+16 = message number (&80E1E)
               +20 = format number
                 format = 0 (saved to a different file) then
                  +24 = Session number
                  +28 = full pathname of data, zero terminated
                 format = 1 (saved to the same file) then
                  +24 = Session number
                        (format used by OLESupport)
                 format > 1 then
                  +24... reserved for future extensions
            - R2 = Task handle of client

The task handle of the client in R2 and the Session number at offset +24 should be those associated with the file that is edited.

If the server application saves a file to the same path, it should send a format 1 message. If it saves to a different file, it should send a format 0 message, passing the changed path name in the message.

An edit is closed

When the user ends an editing session, usually by closing the editing window, the server should check its internal data to see if the file is part of an OLE session. If so, it should send an OLECloseSession message to the client.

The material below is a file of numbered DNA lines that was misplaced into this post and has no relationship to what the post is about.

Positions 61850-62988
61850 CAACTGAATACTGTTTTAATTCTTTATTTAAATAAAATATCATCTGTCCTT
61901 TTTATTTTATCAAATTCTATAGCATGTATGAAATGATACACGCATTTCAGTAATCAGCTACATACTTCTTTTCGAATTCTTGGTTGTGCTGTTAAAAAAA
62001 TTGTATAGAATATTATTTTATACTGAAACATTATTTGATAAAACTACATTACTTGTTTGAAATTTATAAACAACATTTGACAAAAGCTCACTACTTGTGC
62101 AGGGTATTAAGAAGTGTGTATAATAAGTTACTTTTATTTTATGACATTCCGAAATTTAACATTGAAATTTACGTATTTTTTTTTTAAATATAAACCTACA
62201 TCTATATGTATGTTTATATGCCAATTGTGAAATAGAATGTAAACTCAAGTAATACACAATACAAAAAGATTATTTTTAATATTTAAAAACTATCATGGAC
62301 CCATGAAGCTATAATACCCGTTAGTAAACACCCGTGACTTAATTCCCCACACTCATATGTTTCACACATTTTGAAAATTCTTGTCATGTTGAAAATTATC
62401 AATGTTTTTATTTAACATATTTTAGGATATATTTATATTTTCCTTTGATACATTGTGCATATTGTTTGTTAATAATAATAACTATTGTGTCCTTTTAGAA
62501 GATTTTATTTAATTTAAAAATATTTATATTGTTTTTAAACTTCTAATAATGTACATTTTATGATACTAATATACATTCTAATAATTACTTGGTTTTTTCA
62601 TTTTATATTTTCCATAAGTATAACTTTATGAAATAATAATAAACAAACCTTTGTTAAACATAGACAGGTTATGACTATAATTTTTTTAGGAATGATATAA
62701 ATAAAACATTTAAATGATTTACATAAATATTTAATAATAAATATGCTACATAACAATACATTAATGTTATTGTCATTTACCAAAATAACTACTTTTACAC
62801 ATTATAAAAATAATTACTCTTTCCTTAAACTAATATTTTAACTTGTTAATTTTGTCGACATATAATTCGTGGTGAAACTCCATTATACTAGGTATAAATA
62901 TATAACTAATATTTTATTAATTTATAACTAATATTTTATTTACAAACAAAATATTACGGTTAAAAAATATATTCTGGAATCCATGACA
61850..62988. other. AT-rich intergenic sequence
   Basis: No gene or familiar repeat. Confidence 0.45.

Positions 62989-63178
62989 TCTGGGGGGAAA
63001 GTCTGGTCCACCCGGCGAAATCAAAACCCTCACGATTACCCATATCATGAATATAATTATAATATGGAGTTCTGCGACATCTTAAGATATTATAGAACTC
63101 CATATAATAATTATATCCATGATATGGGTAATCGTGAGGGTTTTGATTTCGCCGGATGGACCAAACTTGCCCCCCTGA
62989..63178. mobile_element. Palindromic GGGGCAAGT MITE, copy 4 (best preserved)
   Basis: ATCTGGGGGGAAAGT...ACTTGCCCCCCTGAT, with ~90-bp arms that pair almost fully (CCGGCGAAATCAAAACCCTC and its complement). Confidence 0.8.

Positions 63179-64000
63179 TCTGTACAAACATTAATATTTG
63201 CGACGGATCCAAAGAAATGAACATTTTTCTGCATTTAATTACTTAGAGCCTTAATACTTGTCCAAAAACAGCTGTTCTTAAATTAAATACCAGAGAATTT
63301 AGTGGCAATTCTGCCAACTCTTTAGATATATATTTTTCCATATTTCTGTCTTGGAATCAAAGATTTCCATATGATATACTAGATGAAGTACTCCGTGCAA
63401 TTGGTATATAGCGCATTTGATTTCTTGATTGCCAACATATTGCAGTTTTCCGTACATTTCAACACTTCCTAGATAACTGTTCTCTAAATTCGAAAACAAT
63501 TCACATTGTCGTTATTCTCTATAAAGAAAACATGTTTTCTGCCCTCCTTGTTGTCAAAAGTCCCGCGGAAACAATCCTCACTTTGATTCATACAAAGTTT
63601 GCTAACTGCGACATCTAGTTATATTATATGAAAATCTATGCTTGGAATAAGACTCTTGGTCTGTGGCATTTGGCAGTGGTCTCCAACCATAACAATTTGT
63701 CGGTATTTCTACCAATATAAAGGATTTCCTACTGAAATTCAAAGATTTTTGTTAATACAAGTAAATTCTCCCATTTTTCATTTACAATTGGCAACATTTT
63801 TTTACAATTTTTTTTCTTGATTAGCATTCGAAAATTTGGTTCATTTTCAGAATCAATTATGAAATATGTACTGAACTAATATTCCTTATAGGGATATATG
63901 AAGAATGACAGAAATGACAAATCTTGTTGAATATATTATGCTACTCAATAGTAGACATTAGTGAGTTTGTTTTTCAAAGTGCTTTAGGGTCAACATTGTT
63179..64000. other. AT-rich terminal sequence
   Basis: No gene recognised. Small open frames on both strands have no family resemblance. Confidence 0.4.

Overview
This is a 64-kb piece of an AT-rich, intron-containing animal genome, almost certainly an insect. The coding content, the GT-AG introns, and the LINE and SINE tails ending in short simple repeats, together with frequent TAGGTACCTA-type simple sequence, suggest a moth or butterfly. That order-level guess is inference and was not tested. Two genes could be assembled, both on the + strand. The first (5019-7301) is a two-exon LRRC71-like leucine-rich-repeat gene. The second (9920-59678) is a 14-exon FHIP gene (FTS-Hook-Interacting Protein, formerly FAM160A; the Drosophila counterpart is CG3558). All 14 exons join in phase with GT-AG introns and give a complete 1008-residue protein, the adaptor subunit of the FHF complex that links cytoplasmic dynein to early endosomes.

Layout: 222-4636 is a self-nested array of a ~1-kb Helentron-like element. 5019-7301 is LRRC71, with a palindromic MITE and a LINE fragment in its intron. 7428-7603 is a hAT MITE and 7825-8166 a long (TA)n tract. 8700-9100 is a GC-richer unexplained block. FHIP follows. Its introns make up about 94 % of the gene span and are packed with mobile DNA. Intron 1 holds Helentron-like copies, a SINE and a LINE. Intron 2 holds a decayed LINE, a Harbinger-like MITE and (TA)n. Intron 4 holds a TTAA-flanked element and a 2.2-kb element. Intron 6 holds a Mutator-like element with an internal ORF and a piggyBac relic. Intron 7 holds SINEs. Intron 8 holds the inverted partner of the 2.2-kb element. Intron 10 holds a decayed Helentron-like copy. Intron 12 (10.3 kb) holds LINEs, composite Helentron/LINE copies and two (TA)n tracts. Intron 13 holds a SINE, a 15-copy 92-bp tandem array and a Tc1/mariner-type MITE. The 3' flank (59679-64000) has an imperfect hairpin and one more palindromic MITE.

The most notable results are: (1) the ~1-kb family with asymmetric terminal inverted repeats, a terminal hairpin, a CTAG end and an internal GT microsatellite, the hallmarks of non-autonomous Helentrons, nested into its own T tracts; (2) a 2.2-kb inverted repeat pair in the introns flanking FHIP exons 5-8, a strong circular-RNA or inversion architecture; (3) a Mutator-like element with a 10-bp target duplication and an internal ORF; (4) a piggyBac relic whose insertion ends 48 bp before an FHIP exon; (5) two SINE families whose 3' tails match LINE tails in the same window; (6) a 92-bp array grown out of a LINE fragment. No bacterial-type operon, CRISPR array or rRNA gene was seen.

Message_OLECloseSession (&80E23)
   --------------------------------
   SWI Wimp_SendMessage
   On entry - R0 = User message (17)
            - R1 = ^Block
                +0 = length of block
                +4 = task handle of the sender (not used on entry)
                +8 = my_ref (not used on entry)
               +12 = your_ref = 0 (original message)
               +16 = message number (&80E23)
               +20 = format number
                 format = 0 then
                   +24 = Session number (-1 means all sessions are closing)
                 format > 0 reserved for future extensions
            - R2 = Task handle of client